That’s right, in tonight’s game, there was the rare baseball feat of the triple play. And it was awesome. It may sound like a telephone number (4-6-5-6-5-3-4), but here’s what happened. CC Sabathia allows 2 back-to-back singles at the top of the 8th inning. The Orioles batter Machado hits a low grounder to Robinson Cano (4), who flips it to Jayson Nix (6) for the 1st out; Nix tossed it to Kevin Youkilis (5) to catch the advancing runner but turned it into a rundown, so Youkilis tossed it back to Nix (6) to catch him going back to 2nd, then Nix tosses it back to Youkilis (5) who tags the runner for the 2nd out; Machado sees an opportunity to make it to 2nd base but instead gets caught in his own rundown as Youkilis throws across the diamond to Lyle Overbay (3), Overbay on one side of the rundown tosses it to Cano (4) who is able to tag out Machado as he slides into 2nd base for the 3rd out. Here is the play to watch it yourself. (And if you aren’t familiar with the scorekeeping numbers I just mentioned, you can read my blog post about scorekeeping to catch up.)
It is also worth noting that the last time the Yankees successfully had a triple play at home was June 3, 1968 against Minnesota, but today’s 4-6-5-6-5-3-4 triple play was the 1st in recorded Major League history (since 1876). I know the sports shows will have this one to play on clip shows for ages to come, and now it will be permanently a part of Yankee lore.
Oh, and the Yankees won tonight over the Orioles. The first 2 runs scored on RBI singles by Youkilis and Cano (the 3rd and 5th innings, respectively). Then in the 7th inning, the bases are loaded when Vernon Wells hits a long hit out to center field, but Baltimore’s Adam Jones had a hard time catching the ball in the cold night and couldn’t hang onto it, earning a fielding error. Oh, and that allowed all three base runners to score making the tied score up to what would become its final 5-2.
Injury report: Eduardo Nunez was hit by another nasty pitch today. This time, the ball landed directly on his right wrist. He seemed to want to stay in the game, but upon testing it for fielding, realized he needed to come out. X-rays are negative, but it looks like he may miss a few games with a bruised wrist. Nunez needs to get this target off his back so we can have him actually play baseball. But still, get well soon!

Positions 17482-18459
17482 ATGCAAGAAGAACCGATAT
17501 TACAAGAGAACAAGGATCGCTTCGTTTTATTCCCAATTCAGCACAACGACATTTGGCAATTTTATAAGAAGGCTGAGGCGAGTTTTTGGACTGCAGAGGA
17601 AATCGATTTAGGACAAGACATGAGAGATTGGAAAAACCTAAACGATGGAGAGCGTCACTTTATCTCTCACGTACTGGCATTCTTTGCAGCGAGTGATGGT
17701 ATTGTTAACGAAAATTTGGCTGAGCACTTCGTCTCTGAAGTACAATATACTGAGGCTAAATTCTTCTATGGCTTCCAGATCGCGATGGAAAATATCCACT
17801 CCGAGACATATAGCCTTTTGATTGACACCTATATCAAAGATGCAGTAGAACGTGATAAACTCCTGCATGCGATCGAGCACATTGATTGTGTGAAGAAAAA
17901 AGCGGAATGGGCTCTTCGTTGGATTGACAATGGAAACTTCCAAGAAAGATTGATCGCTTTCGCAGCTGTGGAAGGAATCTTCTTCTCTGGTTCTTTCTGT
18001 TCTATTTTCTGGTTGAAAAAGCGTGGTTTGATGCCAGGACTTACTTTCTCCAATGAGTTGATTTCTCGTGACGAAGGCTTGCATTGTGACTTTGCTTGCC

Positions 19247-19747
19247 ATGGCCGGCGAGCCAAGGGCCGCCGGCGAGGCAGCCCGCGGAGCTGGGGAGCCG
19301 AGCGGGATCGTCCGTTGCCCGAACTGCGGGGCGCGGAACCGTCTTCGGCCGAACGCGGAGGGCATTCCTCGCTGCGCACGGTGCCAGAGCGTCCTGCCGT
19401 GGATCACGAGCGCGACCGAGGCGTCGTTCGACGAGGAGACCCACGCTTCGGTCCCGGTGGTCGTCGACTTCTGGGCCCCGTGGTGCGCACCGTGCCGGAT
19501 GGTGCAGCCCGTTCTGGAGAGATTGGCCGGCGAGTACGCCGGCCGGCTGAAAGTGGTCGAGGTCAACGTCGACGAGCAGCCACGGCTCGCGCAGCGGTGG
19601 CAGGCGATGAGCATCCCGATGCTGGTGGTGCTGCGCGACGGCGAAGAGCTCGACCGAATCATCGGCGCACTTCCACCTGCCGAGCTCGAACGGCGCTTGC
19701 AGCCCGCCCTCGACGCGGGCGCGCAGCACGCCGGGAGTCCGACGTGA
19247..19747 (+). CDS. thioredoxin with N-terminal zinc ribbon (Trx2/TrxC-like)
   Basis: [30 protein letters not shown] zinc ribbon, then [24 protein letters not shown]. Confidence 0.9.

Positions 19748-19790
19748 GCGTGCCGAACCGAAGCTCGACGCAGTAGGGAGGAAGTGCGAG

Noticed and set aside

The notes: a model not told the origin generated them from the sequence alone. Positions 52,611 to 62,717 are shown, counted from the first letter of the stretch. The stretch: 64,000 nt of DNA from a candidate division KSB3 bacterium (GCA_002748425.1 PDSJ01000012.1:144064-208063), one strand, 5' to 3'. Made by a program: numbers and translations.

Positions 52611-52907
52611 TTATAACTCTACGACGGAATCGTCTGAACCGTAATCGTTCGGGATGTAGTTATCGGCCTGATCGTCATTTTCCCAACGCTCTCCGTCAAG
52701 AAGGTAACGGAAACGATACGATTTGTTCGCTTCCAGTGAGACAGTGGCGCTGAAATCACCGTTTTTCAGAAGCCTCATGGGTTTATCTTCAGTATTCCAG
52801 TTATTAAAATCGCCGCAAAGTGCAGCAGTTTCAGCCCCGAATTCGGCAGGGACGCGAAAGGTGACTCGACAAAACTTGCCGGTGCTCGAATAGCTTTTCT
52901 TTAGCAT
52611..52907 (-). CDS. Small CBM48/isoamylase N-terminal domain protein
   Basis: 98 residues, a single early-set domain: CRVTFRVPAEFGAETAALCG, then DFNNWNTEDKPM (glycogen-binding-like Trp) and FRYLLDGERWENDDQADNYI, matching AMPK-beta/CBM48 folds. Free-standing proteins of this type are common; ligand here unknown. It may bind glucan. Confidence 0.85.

Yankees starter CC Sabathia went 8 innings tonight, allowing 2 runs off 8 hits, striking out 9 batters, and getting charged with a controversial balk. (After reviewing the call, I don’t think I agree with the umpire’s decision on this, but what’s done is done at this point.) But still a solid 8 innings, which allowed our own #42 Mariano Rivera to come into the 9th inning to save the game in 15 pitches.
And speaking of #42, I have a confession: I have now seen the Jackie Robinson biopic 42 twice in the last 24 hours. And it is so worth it. It has passed most baseball-related movies in my book by leaps and bounds; it’s better than The Natural, *61, Field of Dreams, and A League of their Own (my #5, 4, 3, & 2 respectively now on my favorite baseball movies). I have started making a personal list of the numbers associated with Yankee legends and players who would never have been in pinstripes had it not been for Robinson’s courage and Dodger’s owner Branch Rickey’s determination. And not just the African-American players, but the Asians, Hispanics, Native American, and bi-racial players we cheer on with gusto and laud with such fervency owe their very career opportunities to the likes of Robinson and Rickey and others who were not afraid to do something different because it was the right thing to do.
“You made me love baseball again,” Rickey says to Robinson at one point in the movie because integrating baseball was more than a political move or stance against some horrible racism. It was the right thing to do because Robinson was a ridiculously talent ballplayer. And today, we are privileged to have the opportunity to cheer on ball players of all heritages (and often languages) regardless of what they look like, but because they fit the 3 qualities of a great ball player — ability, teamwork, and character. Robinson fit the bill, and our own #42 (the last man to ever wear #42 professionally) Mariano Rivera fits that bill. And that makes me so proud to be a baseball fan and a New York fan.